Hot spots help keep crime under control
This article first appeared in the St. Louis Beacon, Dec. 26, 2012 - The premise sounds simple, even obvious, but in St. Louis at least, it seems to be working:
“By and large, criminals tend to avoid areas where police are present.”
That observation by Rick Rosenfeld, a criminology professor at the University of Missouri-St. Louis, is one of the keys to a new approach to fighting crime that emphasizes data analysis, public awareness and an intense focus on areas where lawbreakers are most likely to strike.
The result, say Rosenfeld and Eddie Roth, the city’s public safety director, has been a steady reduction in crime and a corresponding move to make sure that city residents know about the decline.
Roth acknowledges that violence can still be an unwelcome part of city living, and when high-profile crimes occur like the killing of Megan Boken in the Central West End over the summer, his job doesn’t get any easier.
But by concentrating police officers in certain areas, to let would-be criminals know that they are being watched, Roth and Rosenfeld say that the effects can be dramatic – a 68 percent drop in the one-month period from late August to late September in 12 high-crime areas of the city.
“We have neighborhoods where violent crime is a daily issue,” Roth said, “and we are addressing those with hot spot policing. But most areas and most neighborhoods don’t experience a risk to public safety that the news coverage of more sensational events imply.”
Added Rosenfeld, on the results of such intensive efforts:
“The question of whether the effects last is a critical question. The answer is they do last to the extent that you can retain patrols in the areas with serious violent crime.”
Coordination, information among departments
Roth and Rosenfeld have been key players in a push to make sure that all departments in St. Louis that are involved in criminal justice know what the others are doing and have access to statistics to help their jobs run more smoothly. UMSL’s expertise in planning, implementation and evaluation of data-based strategies has been a key in using information to fight crime, Roth said.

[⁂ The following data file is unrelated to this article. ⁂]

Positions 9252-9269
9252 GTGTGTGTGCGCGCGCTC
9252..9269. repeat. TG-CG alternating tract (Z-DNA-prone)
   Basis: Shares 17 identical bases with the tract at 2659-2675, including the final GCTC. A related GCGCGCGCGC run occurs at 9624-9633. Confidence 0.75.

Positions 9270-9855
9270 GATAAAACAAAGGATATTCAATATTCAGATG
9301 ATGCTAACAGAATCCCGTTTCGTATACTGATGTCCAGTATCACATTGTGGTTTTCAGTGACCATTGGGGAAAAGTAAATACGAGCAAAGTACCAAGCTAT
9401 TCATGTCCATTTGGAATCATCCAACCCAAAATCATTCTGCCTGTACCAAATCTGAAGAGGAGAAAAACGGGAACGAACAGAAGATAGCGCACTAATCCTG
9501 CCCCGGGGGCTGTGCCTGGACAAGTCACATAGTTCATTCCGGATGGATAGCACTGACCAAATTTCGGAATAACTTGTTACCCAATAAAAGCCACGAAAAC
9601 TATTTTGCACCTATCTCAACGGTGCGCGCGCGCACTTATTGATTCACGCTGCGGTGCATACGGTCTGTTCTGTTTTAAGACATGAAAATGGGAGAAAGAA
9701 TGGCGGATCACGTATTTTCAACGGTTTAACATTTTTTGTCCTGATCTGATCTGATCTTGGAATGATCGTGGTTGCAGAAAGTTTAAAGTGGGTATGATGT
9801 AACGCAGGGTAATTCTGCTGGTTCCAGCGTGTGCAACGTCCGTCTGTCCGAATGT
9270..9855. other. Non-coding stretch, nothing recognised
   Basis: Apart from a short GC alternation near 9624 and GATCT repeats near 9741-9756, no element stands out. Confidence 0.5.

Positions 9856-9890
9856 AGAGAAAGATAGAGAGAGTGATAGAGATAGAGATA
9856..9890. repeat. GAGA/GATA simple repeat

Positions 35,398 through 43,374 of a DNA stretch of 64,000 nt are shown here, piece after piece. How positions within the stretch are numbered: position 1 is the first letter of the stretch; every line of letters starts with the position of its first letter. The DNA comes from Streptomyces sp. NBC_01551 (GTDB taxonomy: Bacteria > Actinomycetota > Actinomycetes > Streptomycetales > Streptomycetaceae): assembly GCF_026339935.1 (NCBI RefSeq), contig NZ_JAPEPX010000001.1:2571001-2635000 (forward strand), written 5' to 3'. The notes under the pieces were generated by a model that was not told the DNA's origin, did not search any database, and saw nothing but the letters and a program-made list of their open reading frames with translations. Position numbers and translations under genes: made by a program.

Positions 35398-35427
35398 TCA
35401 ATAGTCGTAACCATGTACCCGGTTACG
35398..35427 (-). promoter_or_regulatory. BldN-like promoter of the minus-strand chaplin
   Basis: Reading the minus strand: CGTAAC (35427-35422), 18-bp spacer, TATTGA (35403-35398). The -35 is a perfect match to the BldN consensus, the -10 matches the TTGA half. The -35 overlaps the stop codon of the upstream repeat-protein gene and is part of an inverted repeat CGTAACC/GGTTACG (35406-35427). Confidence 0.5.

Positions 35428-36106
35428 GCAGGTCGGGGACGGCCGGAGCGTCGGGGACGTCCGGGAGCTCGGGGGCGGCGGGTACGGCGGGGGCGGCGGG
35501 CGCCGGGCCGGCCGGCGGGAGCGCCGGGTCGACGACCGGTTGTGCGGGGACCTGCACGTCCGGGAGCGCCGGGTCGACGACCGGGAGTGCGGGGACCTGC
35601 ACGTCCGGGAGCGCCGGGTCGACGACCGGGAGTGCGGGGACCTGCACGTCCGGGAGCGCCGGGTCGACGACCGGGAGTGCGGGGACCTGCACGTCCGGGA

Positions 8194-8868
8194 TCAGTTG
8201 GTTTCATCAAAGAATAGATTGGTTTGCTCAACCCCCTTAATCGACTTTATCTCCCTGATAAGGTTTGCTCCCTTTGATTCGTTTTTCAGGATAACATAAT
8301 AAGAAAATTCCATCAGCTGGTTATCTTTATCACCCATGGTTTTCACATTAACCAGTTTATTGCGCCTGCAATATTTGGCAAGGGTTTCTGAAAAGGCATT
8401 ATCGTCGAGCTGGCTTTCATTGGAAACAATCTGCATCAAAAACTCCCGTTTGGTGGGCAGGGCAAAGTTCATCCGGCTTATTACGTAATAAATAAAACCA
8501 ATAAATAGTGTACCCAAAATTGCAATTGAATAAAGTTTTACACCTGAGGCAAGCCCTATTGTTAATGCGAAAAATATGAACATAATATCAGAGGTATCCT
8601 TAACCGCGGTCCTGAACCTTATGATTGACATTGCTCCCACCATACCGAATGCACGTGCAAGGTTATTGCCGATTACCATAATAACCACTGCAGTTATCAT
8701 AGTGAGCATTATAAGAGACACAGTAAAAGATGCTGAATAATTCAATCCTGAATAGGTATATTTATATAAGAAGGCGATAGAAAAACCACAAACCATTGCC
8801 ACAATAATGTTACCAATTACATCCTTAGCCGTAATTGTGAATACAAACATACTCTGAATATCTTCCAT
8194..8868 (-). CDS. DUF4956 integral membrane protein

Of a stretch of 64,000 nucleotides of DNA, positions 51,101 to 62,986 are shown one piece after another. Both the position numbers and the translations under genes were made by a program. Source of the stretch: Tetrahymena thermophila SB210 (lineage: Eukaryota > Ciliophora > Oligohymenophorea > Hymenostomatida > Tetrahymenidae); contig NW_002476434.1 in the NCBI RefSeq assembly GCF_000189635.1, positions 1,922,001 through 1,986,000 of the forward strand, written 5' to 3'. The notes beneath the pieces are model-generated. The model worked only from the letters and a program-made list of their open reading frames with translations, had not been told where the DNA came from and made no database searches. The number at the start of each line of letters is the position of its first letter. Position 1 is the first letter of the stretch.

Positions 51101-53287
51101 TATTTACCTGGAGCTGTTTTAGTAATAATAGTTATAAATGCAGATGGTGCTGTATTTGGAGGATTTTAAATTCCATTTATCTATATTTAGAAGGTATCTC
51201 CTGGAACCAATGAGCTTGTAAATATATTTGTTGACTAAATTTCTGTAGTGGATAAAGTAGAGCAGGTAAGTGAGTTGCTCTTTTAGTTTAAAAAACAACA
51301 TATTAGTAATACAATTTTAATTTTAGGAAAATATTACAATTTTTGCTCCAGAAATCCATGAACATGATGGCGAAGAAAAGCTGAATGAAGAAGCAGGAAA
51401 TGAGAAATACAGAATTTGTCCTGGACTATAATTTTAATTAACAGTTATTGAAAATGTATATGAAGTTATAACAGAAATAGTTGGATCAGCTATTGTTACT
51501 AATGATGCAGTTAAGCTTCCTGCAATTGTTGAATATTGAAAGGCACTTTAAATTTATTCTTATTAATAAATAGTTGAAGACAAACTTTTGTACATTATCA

“It’s an overlay that allows you to keep track of what you are doing and how it’s working and how you compare to what is going on in other communities,” he explained.
“It’s been really energizing for the department for the rank and file police officers and the commanders.”
And it has helped get vital information out to city residents as well, he said, in a variety of formats including social media.
“There’s a pent-up demand for more context and information that transcends traditional media.”
Hot-spot policing is a good example of how the system works.
In certain areas of the city, often compressed into just a few blocks, police make their presence very well known, in and out of their patrol cars, so anyone thinking about committing a crime will think twice if there may be uniformed officers about to drive slowly down the street.
“If you’re about to break into a car and steal something, and you see a police car turning around the corner, at least right then you aren’t about to do it,” Rosenfeld said.
And, Roth added, having the right information is as important as having the right equipment and the right personnel.
“You want a police officer with good instincts who is out there doing good police work,” he said. “But there is no substitute to following in a disciplined way what actually happened on the street, and we are able to do that now.”
Soon, the wariness becomes a habit, and even though there aren’t any signs posted on the boundaries of the hot-spot area – “Intense patrol ends here. Resume crime” – the effects seem to last, both geographically and in terms of time.
“The crime is not displaced,” Roth said. “We don’t just push it to another place. The pressure in the hot spots lowers the temperature overall.”
With the city spending $250 million a year on public safety, Roth wants to make sure St. Louis residents know they are getting the most for their money. So information plays a big role, both internally and externally.
Before, the courts and the police and the probation and parole personnel might not have been able to share information because they have different data systems. Now, increasingly, they can share the facts needed to keep track of offenders.
“How likely is it that a person picked up on a gun charge will be prosecuted?” Rosenfeld asked. “It’s a straightforward question, but too often it has to be answered by anecdote.”
Now, as the city is getting ready to take control of the police department, after approval by voters in November, even more departments of city government will be involved in the overall topic of public safety. Roth, the man who will coordinate it all, said he wants to be able to give good answers to the questions he gets often from Mayor Francis Slay:
How are we doing? Where are we making a difference?
Roth said that based on geography and population, St. Louis has one of the largest police departments in the nation. But, he adds, efficiency remains a key element to make sure the drop in crime persists.
“We used to have 2,000 police officers on the street,” he said. “We won’t be able to return to those days, but we can make best use of the 1,200 we have now.”